MindBullets 20 Years


Chocolate that makes you happy and sexy, keeps you healthy and sane - what more can you ask for?

Just in time for Christmas, Nestle has released the news that the cocoa in their new chocolate products will help you fight cardiovascular disease, lower blood pressure and prevent some forms of dementia – even while it keeps you feeling sexy!

Chocolate is a highly processed mixture of cocoa butter, chocolate liquor blended with sugar and (often) milk.

During the 1990s bizarre and embarrassing claims emerged from the chocolate industry including “chocolate is good for your teeth”, Since then chocolate producers have turned to serious academic research and peer-review to uncover and prove the essential qualities of cocoa.

Nestle’s new pharma-food division makes no mention of chocolate’s ability to enhance sexual appetites – this new industry is taking itself far too seriously to stoop that low.

But, Nestle’s new products are bound to put a little spring into the step of Christmas revellers and provide catalysts for a whole new range of apocryphal stories over the festive period.

(Read the full story behind the evolution of Pharma-Food in the detailed Analysis/Synthesis section – for subscribers only)

ANALYSIS >> SYNTHESIS: How this scenario came to be

Pharma-Food: noun. Food products with pharmacological additives that are designed to improve health (such as lower cholesterol or enhance brain function).

In 1519, the Spanish explorer, Hernando Cortez, tasted a chocolate drink made by the Aztec Emperor (Montezuma II). Cortez brought some of the cocoa beans back to Spain, where the heated, sweetened chocolate drink was enjoyed only by the nobility. By 1606, the Italians traveled to the West Indies and brought back the chocolate making “secret.” The first chocolate factory in the U.S. opened in 1765 in the Massachusetts Bay Colony area. The early chocolate manufacturers marketed the product as a “health cure,” not as sweet treat.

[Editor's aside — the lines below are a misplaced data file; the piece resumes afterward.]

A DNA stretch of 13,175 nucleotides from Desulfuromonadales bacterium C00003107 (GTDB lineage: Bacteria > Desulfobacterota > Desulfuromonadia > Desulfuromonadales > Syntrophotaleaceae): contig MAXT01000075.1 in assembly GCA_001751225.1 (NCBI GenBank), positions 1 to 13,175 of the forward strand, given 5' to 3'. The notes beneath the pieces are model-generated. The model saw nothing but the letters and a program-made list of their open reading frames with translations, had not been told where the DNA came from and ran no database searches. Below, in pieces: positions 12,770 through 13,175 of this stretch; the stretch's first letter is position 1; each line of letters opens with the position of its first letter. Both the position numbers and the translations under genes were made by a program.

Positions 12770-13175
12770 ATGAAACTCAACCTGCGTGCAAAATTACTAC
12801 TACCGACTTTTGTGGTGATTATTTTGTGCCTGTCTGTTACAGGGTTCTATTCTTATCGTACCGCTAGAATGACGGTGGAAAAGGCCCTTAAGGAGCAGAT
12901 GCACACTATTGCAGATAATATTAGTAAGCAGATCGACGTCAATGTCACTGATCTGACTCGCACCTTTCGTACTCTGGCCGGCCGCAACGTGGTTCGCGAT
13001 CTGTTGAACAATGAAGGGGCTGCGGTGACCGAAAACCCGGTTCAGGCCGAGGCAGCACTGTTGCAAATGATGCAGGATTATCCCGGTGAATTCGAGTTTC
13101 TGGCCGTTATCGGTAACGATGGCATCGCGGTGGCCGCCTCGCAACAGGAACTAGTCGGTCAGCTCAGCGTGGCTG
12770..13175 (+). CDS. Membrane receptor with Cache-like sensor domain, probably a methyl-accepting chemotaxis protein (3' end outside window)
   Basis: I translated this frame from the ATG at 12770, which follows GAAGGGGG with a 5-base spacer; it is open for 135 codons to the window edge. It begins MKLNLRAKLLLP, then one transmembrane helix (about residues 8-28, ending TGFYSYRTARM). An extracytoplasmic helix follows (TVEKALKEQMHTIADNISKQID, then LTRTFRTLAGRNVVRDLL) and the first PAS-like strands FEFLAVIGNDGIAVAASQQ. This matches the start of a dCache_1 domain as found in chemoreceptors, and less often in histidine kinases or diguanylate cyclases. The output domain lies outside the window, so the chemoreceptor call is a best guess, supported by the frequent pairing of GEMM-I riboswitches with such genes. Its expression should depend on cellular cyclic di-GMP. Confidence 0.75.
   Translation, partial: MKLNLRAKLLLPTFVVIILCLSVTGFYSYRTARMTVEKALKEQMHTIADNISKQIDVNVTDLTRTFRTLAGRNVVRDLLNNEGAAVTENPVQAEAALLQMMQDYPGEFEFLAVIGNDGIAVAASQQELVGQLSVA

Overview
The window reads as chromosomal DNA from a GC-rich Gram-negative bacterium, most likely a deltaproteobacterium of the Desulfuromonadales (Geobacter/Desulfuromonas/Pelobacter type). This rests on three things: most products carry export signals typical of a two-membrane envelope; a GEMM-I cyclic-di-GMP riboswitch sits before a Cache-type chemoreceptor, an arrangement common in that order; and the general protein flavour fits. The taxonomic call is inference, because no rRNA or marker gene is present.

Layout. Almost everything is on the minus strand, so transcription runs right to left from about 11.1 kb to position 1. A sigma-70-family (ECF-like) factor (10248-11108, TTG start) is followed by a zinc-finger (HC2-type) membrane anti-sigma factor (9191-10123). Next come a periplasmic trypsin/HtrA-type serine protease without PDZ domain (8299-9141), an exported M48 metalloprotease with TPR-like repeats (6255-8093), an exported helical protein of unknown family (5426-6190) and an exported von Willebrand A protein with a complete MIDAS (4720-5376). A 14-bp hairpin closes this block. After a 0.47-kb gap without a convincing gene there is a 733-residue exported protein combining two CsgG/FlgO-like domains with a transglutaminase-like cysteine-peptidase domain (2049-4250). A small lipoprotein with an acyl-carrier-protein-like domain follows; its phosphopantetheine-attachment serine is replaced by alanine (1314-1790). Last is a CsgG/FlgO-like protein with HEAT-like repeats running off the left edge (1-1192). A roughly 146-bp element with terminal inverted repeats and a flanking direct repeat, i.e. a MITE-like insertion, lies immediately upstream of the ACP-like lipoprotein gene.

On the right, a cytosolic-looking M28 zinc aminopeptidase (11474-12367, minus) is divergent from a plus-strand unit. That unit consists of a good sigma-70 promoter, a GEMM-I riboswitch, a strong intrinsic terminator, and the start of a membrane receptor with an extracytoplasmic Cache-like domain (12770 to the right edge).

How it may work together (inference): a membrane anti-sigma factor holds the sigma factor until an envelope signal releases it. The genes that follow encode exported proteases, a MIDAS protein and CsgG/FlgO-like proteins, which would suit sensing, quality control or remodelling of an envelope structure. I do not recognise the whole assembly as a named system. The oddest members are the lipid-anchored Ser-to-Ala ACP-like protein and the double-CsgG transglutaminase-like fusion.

Chocolate is a highly processed mixture of cocoa butter combined with sugar, emulsifiers and (often) milk and vanilla. The more cocoa mass, and the less fat and sugar, the better the chocolate can be for you.

Some bizarre and embarrassing claims have emerged from the industry including “chocolate is good for your teeth”, “Chocolate is better than Prozac” and “chocolate enhances your sexual appetite”. It is a fact that chocolate contains phenylalanine, a chemical which the brain needs to develop the chemicals made when you fall in love!

More recently, chocolate companies have turned to serious academic research and peer-review.

First to bear fruit was a late 1990’s study by Carl Keen at the U of California, reported that flavanols in cocoa appeared to have a similar effect to aspirin in thinning the blood and preventing platelets from forming into clumps. It prompted many questions about the links between disease and diet. “Food can have the same effect on health as drugs” he said. “Some cocoa is far richer in flavonoids than many green teas and red wines”.

In October 2004 the British Journal of Cardiology published a paper that bolstered the case that cocoa flavanols may have beneficial effects for those with cardiovascular disease and non-vascular (non-Alzheimer’s) dementia – that affects millions of people and is believed to be caused by poor blood flow. Flavanols are said to increase the flow of blood to the brain by as much as 40%.

2003: Mars launches CocoaVia